Thousands of people attend a rally to support the referendum on Catalonia's independence in Barcelona, Catalonia, Spain on Sept. 11, 2014.
Alberto Estevez—EPA
By Naina Bajekal
September 29, 2014

Spain’s leader said Monday that he will ask the country’s Constitutional Court to annul a new law that would allow the semi-autonomous Catalonia region to hold a referendum on independence.

Prime Minister Mariano Rajoy’s move, reported by BBC, follows a decree signed Saturday by Catalonia’s President Artur Mas calling for a Scottish-style referendum on independence to be held on Nov. 9. Spain’s central government quickly denounced the move, and Rajoy called the new Catalan law “anti-democratic” and said the vote “is not compatible with the Spanish constitution.”

Catalonia is home to 7.5 million people and is one of the most wealthy and most industrialized areas in Spain. Pro-independence sentiment in the region has surged in the years following Spain’s economic crisis. On Sept. 19, Catalonian lawmakers voted by a margin of 106 to 28 in favor of authorizing the referendum. Mas believes he can use local laws to hold the regional vote because it would be non-binding. He said “Catalonia wants to speak; it wants to be heard and it wants to vote.”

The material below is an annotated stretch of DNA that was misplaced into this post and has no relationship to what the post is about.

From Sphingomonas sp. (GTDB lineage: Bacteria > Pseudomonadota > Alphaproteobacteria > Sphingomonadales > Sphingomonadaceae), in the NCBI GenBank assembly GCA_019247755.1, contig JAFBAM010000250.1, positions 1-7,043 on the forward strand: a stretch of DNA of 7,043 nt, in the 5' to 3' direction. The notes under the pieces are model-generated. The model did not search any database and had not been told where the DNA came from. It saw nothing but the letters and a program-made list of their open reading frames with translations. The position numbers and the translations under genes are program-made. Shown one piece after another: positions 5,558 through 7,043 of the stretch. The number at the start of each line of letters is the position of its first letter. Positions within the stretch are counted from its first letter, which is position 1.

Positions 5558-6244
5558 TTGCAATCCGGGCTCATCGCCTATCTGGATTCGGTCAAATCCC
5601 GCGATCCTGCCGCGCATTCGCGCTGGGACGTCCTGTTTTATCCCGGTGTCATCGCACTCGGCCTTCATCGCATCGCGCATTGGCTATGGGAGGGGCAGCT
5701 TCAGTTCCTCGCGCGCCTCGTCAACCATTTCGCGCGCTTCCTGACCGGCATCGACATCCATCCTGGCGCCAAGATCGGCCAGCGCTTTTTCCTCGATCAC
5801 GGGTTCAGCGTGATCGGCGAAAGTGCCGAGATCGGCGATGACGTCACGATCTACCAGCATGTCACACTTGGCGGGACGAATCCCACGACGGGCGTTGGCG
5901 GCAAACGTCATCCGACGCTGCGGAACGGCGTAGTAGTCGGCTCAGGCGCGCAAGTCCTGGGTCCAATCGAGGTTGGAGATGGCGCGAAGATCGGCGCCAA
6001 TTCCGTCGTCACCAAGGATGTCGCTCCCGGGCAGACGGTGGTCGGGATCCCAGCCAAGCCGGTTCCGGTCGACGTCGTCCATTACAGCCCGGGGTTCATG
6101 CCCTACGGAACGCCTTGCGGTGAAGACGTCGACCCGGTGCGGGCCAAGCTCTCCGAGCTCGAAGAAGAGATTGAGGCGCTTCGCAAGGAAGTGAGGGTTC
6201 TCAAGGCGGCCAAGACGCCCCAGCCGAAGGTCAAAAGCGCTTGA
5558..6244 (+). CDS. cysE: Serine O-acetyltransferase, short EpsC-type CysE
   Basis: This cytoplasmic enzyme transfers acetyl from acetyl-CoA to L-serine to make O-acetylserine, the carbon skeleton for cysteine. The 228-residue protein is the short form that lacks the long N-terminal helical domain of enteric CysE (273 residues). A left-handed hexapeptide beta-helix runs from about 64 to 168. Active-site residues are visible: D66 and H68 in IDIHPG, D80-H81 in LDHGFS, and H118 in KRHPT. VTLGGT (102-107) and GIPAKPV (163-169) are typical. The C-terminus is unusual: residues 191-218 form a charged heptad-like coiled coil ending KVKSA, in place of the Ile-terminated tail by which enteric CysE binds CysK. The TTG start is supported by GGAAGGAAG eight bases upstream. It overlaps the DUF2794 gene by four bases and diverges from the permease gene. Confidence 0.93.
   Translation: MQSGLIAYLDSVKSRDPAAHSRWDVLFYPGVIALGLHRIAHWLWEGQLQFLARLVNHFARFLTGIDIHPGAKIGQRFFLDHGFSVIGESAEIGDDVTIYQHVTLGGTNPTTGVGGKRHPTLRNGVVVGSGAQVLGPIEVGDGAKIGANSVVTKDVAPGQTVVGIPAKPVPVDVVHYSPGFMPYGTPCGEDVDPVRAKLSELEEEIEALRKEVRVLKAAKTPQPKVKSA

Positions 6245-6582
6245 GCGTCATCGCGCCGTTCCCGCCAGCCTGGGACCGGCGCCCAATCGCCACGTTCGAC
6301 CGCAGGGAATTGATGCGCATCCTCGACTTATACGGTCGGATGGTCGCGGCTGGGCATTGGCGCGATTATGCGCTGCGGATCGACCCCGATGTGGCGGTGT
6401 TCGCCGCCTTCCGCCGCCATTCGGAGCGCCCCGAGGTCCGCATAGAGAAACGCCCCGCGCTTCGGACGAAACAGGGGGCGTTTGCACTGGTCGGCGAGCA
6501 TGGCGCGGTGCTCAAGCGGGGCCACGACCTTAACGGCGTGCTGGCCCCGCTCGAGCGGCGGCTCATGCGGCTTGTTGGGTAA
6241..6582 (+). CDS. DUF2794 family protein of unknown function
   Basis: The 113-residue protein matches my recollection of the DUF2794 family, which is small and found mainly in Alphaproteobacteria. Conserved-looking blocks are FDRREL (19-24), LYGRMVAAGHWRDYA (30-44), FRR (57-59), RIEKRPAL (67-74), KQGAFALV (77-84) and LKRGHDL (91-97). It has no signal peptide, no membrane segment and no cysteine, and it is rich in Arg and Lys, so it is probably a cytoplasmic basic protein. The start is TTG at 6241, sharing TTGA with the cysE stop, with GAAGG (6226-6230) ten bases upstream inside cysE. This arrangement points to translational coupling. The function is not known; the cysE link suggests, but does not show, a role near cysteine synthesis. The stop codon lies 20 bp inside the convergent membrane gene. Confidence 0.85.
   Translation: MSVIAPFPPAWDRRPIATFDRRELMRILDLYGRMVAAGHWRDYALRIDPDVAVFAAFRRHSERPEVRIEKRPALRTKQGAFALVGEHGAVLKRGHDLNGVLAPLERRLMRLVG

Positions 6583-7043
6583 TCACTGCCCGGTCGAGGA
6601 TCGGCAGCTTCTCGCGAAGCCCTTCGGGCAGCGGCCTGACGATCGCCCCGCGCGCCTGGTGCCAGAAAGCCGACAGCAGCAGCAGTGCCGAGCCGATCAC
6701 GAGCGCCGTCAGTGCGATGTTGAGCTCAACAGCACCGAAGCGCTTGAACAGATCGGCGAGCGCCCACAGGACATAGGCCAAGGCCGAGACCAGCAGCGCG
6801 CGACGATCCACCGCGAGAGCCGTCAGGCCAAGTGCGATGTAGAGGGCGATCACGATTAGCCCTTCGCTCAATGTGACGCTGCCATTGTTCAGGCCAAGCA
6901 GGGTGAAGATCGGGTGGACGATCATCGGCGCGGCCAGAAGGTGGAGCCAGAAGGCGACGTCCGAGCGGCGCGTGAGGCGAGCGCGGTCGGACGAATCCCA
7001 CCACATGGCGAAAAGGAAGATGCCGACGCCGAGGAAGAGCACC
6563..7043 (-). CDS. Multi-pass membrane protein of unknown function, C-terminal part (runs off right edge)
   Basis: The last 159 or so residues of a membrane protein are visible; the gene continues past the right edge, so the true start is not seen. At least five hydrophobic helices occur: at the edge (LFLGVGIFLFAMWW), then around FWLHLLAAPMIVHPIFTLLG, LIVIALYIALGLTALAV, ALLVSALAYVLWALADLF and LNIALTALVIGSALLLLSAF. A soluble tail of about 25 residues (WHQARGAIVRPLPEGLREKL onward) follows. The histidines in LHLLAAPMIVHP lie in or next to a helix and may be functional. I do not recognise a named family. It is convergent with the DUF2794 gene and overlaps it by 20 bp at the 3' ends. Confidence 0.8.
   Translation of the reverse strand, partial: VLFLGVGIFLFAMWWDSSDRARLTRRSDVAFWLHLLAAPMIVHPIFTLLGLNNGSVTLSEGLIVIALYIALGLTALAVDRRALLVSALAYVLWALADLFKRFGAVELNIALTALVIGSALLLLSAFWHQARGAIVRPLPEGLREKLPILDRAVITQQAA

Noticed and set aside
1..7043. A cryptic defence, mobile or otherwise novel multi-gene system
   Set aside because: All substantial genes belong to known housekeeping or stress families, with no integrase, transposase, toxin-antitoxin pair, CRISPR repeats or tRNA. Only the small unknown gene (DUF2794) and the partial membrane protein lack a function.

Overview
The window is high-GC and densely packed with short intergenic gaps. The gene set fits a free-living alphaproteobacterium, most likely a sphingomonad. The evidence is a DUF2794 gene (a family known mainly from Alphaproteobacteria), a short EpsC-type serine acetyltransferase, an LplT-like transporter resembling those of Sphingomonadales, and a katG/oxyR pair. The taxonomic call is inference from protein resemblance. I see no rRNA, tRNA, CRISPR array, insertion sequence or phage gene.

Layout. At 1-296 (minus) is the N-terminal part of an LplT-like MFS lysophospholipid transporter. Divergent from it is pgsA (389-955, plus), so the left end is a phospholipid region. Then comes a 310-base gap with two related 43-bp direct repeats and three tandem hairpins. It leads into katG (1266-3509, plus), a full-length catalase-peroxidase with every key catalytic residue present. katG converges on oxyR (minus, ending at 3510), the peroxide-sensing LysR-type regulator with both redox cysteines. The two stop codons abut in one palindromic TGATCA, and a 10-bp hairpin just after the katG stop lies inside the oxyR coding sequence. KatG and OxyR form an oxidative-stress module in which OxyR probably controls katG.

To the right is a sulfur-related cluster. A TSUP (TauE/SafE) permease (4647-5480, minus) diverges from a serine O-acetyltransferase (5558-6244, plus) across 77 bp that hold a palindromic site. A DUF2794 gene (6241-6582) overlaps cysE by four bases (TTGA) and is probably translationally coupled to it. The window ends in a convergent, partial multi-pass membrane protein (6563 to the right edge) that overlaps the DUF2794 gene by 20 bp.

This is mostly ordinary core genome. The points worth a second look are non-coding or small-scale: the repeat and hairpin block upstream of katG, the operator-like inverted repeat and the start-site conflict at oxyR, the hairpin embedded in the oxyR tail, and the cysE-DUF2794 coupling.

Rajoy responded by saying “there is no one and nothing that can deprive Spaniards of their constitutional rights” since Spain’s constitution does not allow referendums on sovereignty that don’t include all Spaniards.

[BBC]

Write to Naina Bajekal at naina.bajekal@time.com.

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